In a comparison of OECD rankings of life expectancy for the study period, when migrant groups were excluded from calculations of Australian life expectancy, Australia moved down an average of two ranks for males (Table 2, available at: http://www.who.int/bulletin) and females (Table 3, available at: http://www.who.int/bulletin), and dropped out of the top five OECD member countries in the most recent years examined (1995, 2000). This change in ranking was significant for males (T- = 0; n16 = 0; P < 0.05) and females (T- = 0; n16 = 0; P < 0.05). In none of the years selected was the Australian-born group ranked higher than the total Australian population (for both sexes).
Table 1. Age-specific mortality rates per 1000 by migrant status and sex, Australian census years 1981–2001
Table 2. Internationala rankings of life expectancy at birth for males, with Australian life expectancy presented separately for Australian-born and all migrant groups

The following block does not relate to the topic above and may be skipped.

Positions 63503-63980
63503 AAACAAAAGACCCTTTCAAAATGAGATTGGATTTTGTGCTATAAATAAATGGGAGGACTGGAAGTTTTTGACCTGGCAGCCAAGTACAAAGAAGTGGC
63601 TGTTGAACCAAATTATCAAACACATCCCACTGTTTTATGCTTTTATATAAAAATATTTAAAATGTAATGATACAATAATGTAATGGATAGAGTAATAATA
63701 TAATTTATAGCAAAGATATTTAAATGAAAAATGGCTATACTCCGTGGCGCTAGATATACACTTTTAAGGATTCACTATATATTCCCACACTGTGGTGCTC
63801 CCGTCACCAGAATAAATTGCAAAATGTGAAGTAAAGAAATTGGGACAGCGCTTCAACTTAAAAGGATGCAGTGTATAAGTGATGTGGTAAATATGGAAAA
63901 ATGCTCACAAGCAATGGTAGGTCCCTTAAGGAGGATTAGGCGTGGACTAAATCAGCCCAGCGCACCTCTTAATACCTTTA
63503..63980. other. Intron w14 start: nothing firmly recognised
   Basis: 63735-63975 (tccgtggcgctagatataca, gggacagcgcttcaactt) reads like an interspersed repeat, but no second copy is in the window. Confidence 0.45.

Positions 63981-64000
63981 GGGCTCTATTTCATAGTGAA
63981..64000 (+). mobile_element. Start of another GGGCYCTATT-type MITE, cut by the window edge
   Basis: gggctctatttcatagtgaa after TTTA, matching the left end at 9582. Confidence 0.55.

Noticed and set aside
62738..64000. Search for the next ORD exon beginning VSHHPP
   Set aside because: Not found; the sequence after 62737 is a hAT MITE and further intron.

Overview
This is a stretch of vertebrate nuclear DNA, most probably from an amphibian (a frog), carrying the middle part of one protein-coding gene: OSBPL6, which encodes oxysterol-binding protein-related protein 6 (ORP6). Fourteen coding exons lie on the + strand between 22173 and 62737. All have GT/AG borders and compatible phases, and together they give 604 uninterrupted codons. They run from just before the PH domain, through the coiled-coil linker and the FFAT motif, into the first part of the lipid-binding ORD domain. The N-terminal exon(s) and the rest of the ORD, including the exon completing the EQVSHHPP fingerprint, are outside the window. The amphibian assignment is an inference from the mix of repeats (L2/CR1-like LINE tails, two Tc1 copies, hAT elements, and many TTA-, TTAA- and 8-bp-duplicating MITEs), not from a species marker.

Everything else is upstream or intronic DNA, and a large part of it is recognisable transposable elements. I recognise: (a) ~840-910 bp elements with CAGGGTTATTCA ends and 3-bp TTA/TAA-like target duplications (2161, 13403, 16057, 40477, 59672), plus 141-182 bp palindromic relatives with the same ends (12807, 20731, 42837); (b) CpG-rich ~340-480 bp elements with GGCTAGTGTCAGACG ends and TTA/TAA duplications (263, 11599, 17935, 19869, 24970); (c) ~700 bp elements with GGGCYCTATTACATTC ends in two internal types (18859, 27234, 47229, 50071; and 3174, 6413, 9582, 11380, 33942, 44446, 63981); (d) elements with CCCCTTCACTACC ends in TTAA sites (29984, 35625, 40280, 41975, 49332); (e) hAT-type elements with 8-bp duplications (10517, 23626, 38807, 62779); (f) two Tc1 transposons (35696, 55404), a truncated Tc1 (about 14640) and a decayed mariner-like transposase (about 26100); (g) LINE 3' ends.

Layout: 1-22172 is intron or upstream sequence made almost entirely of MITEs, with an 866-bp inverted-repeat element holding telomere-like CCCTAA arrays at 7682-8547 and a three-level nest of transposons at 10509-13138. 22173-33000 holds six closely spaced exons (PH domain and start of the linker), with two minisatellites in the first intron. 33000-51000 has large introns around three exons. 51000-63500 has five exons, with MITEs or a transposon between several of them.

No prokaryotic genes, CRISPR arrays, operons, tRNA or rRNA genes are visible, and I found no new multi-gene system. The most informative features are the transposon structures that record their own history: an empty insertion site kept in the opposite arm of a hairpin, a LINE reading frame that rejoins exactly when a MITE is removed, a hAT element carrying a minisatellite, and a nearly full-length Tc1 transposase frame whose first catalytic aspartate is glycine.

Table 3. Internationala rankings of life expectancy at birth for females, with Australian life expectancy presented separately for Australian-born and all migrant groups
There have been marked changes in the migrant composition of the Australian population from 1950 to 2000. These changes began in the immediate post-World War II period with a significant influx of English, Irish and southern and eastern European migrants,3 and continued in subsequent decades (from the 1970s) with increased migration from south-east Asia (Figs. 1 and 2).